– We knew the world would not be the same. A few people laughed, a few people cried, most people were silent.
I remember the line from the Hindu scripture, the Bhagavad-Gita. Vishnu is trying to persuade the Prince that he should do his duty and to impress him takes on his multi-armed form and says, “Now, I am become Death, the destroyer of worlds” –
This electro-acoustic work combines the traditional elements of the Requiem, Passions, and the Mass.
There where the liturgical canon shows up just as the titles of some parts of the macrocycle. All the parts represent to some extent the variations of the integral and unbroken melodic-harmonic complex. The whole work can be considered as a sort of Chaconne.
The main dramaturgic collision of this work develops on the level of interaction/contraposition between the natural acoustic sounds (the piano, organ, and the strings) and the synthetic electronic timbres.
Urbi Et Orbi
Abi In Pace
 Fragment from Robert Oppenheimer’s Radio speech  The traditional form of the epitaph in Ancient Rome – “Light Earth”  Traditional chapter of Requiem  When he speaks about God, Ramakrishna often uses the words Brahman and Khali, but he doesn’t oppose them in any circumstances. The abstract Brahman is the same one for him as personified Khali: “Khali is the Primeval Pure Energy; when it is passive, I call it Brahman, but when it creating or running, I call it Shakti or Khali”… “Mankind must die for Deity’s birth. But, on the other hand, the Deity must die in its turn to give place for Superior Manifestation – i.e. existentializing of Absolute. … And there’s All Good Mother’s dancing her celestial dance on the body of Dead Deity”. (Ramakrishna)  I.e. for World and Hiroshima  The name of the testing area where the nuclear explosion was executed for the first time  Another version of this epitaph – “Go with Peace” (or “Rest in Peace”)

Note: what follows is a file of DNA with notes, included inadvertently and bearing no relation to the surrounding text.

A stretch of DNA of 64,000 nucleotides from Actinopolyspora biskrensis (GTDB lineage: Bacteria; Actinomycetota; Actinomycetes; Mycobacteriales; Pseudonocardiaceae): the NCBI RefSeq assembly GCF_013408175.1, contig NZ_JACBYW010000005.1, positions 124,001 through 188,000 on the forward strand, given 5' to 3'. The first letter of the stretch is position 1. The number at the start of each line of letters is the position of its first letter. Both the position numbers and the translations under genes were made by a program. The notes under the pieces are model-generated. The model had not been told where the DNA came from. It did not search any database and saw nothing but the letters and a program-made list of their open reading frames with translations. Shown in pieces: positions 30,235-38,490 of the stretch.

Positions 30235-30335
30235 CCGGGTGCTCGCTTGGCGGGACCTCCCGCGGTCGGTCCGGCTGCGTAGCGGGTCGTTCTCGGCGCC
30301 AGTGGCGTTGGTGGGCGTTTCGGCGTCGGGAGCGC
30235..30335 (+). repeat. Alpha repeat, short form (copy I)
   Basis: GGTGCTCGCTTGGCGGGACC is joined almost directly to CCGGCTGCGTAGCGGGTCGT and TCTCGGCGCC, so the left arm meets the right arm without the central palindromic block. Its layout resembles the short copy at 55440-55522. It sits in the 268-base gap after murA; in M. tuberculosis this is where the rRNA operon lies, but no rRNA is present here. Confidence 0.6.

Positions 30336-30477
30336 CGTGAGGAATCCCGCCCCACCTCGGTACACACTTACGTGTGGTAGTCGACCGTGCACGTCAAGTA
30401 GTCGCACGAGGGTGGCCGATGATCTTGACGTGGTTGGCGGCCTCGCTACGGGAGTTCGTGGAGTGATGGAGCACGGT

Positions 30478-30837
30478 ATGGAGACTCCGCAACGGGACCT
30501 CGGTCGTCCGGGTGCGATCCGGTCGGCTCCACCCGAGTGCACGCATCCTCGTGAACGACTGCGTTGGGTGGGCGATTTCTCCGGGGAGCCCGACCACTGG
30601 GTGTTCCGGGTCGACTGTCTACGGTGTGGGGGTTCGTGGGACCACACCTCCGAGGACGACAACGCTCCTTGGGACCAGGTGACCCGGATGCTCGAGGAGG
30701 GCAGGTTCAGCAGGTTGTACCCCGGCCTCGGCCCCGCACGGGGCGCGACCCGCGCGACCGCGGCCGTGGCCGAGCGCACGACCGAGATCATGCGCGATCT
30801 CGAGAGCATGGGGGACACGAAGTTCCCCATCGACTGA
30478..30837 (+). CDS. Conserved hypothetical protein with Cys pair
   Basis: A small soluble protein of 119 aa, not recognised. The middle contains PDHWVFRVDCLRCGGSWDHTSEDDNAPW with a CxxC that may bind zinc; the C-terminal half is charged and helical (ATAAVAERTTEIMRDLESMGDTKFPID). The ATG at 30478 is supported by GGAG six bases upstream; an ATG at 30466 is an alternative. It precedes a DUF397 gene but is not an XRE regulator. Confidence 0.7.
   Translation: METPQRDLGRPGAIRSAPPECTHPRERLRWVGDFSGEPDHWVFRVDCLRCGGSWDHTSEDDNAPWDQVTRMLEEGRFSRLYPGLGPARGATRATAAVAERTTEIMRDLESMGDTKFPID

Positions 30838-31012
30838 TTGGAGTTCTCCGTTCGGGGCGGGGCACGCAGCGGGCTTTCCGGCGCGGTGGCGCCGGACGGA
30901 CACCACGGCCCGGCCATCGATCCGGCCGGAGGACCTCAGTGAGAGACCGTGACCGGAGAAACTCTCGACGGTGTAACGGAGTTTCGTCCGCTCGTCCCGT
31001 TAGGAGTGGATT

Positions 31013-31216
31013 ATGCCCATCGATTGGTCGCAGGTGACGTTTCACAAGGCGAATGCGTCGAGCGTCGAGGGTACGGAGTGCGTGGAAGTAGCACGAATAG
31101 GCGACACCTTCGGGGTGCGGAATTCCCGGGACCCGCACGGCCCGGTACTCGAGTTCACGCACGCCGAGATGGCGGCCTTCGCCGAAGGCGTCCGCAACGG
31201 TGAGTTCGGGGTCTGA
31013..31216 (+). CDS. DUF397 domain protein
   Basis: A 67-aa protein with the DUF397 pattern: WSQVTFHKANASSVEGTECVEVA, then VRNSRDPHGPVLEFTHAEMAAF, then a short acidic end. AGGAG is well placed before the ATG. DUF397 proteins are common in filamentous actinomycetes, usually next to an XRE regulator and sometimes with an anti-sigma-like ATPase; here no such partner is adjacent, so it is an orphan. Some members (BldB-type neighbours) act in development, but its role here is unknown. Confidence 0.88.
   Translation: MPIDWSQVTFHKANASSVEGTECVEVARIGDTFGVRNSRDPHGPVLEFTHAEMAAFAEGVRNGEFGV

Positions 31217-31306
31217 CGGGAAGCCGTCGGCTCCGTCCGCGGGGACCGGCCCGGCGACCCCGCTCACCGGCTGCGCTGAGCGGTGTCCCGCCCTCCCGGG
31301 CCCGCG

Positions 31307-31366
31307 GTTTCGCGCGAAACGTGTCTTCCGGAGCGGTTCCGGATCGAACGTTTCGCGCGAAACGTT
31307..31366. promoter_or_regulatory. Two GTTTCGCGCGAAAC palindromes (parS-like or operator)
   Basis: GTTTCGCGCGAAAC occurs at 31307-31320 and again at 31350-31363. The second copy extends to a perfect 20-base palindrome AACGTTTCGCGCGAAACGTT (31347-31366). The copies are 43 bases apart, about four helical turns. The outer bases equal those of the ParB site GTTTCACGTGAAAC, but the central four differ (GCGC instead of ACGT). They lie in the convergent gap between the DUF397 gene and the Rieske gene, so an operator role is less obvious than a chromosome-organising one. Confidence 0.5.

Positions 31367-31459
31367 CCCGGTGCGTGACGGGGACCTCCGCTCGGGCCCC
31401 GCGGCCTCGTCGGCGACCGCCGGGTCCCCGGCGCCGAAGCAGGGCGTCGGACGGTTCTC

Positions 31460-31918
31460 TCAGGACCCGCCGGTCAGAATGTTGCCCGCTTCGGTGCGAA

artwork: Svyatoslav Lunyov
artists: Julia Belousova (cello), Maksim Sidorenko (organ), Anton Sasko (piano), Alexander Pavlov (viola), Igor Andryevsky (violin), Nina Sivachenko (violin), Svyatoslav Lunyov (electronics)
engineering: Valery Stupnizky
liner notes: Dmytro Desyateryk, Svyatoslav Lunyov